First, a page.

Got My Cakesafe!!!

Decorating By catlharper Updated 21 Jul 2010 , 7:42pm by Loucinda

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catlharper Posted 19 Jul 2010 , 7:17pm
post #1 of 16

Ok, I said I'd report back after my first trial run with my cake safe and I have to say it's GRRREAT!

I had a 5 tier 50th birthday party cake for this past weekend that had to travel 150 miles. Now the cake was three tiers of real cake and two seperator dummies so I had to drill a hole into the dummies first to make it work right but the real layers/cake rounds were so simple to secure. I have to say I was terrified to put the steel pole down the center of my cake..I mean I'd just spent 3 days working on this...but it went thru it like butter and it really does lock it down tight. I actually did tip the cake up about 5 inches on one side and the cake did not move at all. And the trip to the venue was EASY! Worry free! The cake didn't move at all and set up at the venue was EASY! I was also a guest at the party so I cut the cake later and there were absolutely no cracks or anything from the pole or from the trip!

Seriously...this is possibly the best $400 I've spent on my business. I deliver cakes to the same area several times a year and I sweat out the delivery every single time and hate setting it up at the venue and now I don't have to!

I know I sound like an ad...or like I work for them or something but I don't. I just went off what I saw on their site and what a couple of people on here said about it and sure enough...what they promote is's a simply wonderful product.


15 replies
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Loucinda Posted 19 Jul 2010 , 8:08pm
post #2 of 16

Cat - Isn't it the best thing ever?? In this summer heat, the way that the cake safe is made even helps keep the cakes cool. I love mine, and I think that Scot and Julie have one of THE BEST products for the serious cake business folks. It just looks classier than delivering in a plain brown box too. Congratulations on getting one - you won't regret one second doing it! icon_smile.gif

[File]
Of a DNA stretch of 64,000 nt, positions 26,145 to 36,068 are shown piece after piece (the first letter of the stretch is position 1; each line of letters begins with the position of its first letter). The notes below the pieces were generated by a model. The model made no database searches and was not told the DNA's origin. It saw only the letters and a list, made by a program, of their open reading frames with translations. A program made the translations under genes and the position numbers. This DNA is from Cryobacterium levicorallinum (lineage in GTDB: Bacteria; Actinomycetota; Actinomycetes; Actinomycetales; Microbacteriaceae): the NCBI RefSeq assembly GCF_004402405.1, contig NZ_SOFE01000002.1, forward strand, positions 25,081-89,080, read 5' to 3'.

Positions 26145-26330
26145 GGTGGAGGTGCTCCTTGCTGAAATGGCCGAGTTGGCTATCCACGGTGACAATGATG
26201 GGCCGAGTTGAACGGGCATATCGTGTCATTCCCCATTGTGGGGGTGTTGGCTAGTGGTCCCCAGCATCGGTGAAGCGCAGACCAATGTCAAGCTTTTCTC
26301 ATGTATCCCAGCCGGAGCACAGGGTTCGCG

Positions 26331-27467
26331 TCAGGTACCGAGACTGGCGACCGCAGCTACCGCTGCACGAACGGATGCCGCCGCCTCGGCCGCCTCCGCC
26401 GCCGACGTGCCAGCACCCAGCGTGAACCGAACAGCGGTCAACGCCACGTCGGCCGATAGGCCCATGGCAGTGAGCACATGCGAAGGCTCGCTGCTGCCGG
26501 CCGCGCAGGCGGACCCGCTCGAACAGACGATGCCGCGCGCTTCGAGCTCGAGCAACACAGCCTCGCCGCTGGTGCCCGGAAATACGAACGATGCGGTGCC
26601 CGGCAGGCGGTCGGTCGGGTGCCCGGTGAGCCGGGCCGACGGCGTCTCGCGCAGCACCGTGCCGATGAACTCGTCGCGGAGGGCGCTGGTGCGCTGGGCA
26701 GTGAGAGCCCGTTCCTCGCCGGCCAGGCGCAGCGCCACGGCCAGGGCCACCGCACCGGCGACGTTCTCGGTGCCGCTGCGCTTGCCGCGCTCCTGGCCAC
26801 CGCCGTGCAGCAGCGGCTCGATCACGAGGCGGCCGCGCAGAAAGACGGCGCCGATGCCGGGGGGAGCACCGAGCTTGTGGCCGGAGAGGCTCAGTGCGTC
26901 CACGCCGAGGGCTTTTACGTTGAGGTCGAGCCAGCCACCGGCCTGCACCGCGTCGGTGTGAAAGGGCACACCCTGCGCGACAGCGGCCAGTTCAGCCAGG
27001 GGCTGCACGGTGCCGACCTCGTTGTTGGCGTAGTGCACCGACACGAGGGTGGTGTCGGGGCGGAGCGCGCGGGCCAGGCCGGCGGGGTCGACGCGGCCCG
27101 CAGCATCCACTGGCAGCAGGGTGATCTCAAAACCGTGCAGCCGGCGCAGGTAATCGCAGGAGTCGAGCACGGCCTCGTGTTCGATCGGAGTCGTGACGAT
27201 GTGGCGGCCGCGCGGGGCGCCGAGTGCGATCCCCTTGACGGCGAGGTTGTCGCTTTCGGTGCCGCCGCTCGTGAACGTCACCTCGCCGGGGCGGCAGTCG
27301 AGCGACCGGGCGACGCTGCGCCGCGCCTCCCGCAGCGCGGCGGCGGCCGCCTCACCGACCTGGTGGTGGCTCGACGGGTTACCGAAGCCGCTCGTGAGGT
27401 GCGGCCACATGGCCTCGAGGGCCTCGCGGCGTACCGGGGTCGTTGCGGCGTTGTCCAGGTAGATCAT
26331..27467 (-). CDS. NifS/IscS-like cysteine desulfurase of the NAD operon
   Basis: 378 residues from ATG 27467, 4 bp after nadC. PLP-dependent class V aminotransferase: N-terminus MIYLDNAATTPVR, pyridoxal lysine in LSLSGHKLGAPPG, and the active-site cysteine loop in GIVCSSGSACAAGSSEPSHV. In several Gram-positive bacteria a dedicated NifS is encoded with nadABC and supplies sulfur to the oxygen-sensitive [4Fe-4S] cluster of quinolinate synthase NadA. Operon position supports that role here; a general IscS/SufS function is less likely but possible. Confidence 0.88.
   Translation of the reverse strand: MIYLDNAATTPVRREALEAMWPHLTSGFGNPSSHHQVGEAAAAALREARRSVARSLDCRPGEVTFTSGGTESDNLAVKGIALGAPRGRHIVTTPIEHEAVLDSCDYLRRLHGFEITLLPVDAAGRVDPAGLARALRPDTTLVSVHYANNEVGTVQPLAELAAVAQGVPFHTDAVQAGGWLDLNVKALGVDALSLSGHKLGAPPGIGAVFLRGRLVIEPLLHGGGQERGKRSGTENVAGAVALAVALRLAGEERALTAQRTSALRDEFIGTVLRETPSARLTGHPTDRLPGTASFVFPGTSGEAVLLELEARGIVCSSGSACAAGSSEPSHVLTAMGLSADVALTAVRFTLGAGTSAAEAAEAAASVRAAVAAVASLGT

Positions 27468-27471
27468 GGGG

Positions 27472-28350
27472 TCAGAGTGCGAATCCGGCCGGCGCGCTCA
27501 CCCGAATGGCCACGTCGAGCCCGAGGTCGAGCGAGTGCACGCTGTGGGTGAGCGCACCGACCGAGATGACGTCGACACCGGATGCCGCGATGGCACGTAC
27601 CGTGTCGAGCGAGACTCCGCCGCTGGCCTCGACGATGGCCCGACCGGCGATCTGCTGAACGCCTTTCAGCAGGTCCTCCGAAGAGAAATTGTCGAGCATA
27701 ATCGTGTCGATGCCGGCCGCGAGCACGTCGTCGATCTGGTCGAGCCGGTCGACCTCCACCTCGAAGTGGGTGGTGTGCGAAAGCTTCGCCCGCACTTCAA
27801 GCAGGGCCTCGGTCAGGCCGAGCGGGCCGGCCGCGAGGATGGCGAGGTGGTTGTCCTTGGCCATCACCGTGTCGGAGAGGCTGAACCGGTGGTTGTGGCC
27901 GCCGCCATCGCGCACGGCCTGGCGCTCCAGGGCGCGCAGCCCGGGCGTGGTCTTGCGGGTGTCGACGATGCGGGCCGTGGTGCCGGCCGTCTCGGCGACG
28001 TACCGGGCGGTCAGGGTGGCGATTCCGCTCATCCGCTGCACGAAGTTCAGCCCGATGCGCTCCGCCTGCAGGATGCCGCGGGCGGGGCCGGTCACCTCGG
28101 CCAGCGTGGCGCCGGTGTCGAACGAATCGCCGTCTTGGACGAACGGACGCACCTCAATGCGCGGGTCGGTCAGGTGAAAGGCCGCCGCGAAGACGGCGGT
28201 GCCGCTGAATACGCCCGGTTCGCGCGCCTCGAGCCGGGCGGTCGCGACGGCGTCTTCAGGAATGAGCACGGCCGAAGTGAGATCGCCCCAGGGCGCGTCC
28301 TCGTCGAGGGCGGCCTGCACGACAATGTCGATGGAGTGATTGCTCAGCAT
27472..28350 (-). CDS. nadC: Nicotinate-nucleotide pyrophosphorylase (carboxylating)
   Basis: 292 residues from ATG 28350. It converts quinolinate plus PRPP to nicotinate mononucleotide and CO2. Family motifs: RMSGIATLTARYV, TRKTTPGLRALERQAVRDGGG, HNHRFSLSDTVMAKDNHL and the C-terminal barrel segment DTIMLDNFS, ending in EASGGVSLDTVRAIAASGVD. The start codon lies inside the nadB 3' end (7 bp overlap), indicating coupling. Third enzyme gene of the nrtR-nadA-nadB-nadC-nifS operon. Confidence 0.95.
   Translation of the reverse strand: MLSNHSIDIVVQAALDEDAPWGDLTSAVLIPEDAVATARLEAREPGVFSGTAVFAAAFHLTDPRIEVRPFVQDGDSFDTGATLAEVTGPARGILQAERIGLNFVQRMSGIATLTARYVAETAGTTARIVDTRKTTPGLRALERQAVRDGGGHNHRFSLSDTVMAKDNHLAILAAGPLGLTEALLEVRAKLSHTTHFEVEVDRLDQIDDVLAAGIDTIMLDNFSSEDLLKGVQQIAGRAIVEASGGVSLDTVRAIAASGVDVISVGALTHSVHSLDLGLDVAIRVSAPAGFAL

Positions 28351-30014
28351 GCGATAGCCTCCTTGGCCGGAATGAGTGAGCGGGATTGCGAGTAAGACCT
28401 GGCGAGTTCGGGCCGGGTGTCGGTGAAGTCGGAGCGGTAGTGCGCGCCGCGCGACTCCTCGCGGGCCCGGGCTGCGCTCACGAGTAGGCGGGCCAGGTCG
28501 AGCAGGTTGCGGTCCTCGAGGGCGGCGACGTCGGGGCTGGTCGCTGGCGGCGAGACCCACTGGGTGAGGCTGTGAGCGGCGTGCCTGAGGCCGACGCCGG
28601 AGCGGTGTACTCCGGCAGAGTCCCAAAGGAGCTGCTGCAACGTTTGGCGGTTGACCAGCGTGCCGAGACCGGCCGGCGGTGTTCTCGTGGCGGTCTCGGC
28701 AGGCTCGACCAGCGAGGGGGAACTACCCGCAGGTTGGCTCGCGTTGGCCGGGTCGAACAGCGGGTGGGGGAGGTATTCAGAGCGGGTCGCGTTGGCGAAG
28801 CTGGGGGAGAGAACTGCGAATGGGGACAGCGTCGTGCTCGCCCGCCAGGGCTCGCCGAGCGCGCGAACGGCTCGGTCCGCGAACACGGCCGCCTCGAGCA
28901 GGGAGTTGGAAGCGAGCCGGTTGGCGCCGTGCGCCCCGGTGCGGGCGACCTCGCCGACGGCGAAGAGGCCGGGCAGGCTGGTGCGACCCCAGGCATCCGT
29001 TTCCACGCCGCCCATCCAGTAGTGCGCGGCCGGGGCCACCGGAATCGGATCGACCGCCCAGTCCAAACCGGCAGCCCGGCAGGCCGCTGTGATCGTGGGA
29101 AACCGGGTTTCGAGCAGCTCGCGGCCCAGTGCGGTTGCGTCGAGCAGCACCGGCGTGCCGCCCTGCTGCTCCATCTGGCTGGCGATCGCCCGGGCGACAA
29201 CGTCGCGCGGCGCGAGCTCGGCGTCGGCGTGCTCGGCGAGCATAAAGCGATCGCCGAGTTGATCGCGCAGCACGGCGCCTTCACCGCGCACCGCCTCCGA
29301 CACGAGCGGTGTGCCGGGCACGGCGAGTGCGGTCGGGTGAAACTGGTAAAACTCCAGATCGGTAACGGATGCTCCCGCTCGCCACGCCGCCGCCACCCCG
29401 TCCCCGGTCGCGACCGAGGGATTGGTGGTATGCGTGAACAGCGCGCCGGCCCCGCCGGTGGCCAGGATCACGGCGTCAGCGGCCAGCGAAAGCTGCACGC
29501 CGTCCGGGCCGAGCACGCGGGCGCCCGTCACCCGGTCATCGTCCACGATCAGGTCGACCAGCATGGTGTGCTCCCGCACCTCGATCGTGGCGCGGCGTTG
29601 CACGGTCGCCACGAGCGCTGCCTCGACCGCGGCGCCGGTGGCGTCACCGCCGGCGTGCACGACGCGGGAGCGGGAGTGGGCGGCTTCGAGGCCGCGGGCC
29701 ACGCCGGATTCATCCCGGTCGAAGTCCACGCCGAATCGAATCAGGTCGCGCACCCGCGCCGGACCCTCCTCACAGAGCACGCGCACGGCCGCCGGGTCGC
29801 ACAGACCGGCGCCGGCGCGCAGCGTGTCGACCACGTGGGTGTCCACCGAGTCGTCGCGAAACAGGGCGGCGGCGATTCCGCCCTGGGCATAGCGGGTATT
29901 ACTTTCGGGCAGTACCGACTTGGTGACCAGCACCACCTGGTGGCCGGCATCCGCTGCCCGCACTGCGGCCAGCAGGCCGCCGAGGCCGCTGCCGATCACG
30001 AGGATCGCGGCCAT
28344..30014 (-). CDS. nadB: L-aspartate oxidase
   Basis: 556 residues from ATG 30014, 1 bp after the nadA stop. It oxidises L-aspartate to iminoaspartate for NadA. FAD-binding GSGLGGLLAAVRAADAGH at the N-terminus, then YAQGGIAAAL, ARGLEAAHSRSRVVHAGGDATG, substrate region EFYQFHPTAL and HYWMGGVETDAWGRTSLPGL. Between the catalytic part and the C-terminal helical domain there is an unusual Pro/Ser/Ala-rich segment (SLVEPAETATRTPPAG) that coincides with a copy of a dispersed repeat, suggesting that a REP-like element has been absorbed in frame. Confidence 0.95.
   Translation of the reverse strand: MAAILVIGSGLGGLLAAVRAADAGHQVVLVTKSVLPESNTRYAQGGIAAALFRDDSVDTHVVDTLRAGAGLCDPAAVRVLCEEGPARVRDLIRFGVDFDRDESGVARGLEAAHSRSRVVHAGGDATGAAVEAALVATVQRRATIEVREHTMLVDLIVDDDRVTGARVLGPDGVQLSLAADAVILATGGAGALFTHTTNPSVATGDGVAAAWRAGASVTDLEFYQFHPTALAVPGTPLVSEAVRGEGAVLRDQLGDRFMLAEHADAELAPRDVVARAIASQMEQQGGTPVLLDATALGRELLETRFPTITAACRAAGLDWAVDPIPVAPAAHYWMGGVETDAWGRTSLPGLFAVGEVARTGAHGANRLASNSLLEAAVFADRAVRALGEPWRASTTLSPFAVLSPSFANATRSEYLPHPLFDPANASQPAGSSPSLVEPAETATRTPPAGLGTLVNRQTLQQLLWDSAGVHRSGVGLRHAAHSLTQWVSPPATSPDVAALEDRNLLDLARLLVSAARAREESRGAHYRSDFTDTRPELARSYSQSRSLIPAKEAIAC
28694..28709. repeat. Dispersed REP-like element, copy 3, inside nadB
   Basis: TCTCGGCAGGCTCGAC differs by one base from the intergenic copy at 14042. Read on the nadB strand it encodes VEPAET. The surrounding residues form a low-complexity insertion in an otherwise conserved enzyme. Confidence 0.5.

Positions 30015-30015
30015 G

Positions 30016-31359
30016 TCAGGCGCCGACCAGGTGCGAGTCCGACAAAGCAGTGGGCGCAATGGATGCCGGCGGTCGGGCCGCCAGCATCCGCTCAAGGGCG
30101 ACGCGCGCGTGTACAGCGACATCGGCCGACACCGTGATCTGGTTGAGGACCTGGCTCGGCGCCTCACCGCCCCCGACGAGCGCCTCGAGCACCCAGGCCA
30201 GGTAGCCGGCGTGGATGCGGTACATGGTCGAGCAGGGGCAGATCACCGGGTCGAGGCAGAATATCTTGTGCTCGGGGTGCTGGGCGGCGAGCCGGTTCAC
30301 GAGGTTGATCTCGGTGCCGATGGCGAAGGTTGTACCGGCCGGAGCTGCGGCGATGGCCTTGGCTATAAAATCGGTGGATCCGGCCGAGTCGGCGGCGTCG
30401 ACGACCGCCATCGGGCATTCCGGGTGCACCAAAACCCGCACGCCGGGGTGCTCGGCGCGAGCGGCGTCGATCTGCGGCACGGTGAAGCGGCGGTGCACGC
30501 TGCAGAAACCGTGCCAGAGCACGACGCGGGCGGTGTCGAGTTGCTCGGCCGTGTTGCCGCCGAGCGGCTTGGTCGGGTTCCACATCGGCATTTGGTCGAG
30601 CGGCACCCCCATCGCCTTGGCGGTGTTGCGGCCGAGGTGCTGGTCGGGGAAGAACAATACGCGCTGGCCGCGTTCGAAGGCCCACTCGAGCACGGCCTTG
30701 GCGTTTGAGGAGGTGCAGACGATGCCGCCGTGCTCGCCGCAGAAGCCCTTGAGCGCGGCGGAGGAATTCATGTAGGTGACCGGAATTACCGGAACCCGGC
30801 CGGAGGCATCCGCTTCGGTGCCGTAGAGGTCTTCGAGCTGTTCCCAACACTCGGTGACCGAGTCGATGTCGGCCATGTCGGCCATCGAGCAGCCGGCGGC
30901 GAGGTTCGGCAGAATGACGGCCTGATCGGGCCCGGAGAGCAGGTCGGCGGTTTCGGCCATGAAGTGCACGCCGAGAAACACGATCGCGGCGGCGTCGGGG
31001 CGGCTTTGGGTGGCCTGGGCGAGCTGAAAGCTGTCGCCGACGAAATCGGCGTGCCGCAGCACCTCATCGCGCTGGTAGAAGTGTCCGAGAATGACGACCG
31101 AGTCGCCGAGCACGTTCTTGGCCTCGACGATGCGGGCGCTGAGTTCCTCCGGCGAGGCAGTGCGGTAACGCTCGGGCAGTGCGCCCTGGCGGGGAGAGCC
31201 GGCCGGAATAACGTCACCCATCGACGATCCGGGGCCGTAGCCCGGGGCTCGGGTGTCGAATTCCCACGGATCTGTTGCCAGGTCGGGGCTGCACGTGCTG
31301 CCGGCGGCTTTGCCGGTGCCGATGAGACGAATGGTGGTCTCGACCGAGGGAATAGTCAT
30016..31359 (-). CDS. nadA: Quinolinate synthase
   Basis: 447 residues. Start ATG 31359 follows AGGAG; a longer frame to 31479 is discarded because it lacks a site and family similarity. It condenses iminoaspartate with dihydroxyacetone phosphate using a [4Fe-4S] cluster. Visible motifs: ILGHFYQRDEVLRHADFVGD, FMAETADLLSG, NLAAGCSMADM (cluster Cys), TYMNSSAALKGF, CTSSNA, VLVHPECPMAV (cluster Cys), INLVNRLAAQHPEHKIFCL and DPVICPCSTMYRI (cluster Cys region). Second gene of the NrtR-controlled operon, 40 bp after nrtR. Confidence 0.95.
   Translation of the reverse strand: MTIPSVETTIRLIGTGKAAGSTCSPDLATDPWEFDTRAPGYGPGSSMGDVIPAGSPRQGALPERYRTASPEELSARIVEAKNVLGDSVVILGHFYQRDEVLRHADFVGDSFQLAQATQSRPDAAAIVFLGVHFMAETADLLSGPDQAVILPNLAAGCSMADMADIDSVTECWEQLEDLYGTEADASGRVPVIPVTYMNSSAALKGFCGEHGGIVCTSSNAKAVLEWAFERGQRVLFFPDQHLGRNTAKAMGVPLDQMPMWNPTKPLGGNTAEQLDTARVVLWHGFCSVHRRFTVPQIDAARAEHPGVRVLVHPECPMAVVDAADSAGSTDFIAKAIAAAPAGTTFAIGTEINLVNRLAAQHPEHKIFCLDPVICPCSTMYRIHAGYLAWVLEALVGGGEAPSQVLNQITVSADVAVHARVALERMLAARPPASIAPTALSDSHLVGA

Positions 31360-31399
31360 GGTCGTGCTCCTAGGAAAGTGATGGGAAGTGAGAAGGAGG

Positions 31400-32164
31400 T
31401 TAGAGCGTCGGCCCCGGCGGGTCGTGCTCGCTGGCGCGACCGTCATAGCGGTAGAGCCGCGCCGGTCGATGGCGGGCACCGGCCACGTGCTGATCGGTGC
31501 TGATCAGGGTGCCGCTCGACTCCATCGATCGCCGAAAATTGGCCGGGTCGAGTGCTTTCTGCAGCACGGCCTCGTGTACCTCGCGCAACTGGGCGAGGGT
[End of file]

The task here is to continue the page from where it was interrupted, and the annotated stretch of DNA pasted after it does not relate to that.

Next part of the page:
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sillywabbitz Posted 19 Jul 2010 , 8:30pm
post #3 of 16

I'm so jealous. If I had a business I would totally invest. I see it as worth one fallen cake at a minimum. I only do cakes for friends and family and delivery still stresses me out.

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catlharper Posted 19 Jul 2010 , 9:01pm
post #4 of 16 the one you have as your profile pic! I've been delivering to that area, about 120-150 miles away for two years now and I HATE it...but that's the customer pool for me so I do it. I do charge a delivery fee but in order to compensate for my wracked nerves I'd have to charge more than the cake! LOL! So this is worth every penny. If I had lost just one 600.00 wedding cake it would be much more than the 400.00 I just spent to protect it! Pretty good insurance<G> and no deductible!LOL!


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catlharper Posted 21 Jul 2010 , 2:41am
post #5 of 16

Forgot photos! Here it is in the cake arrived the same exact way! You can see the final photo in my albums...I just couldn't be happier!

Since this cake was for a long time friend I was espcially nervous it wouldn't make it. Imagine how much more at ease I will be this week when it's a clients wedding cake that I'm transporting this far!


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Loucinda Posted 21 Jul 2010 , 3:46am
post #6 of 16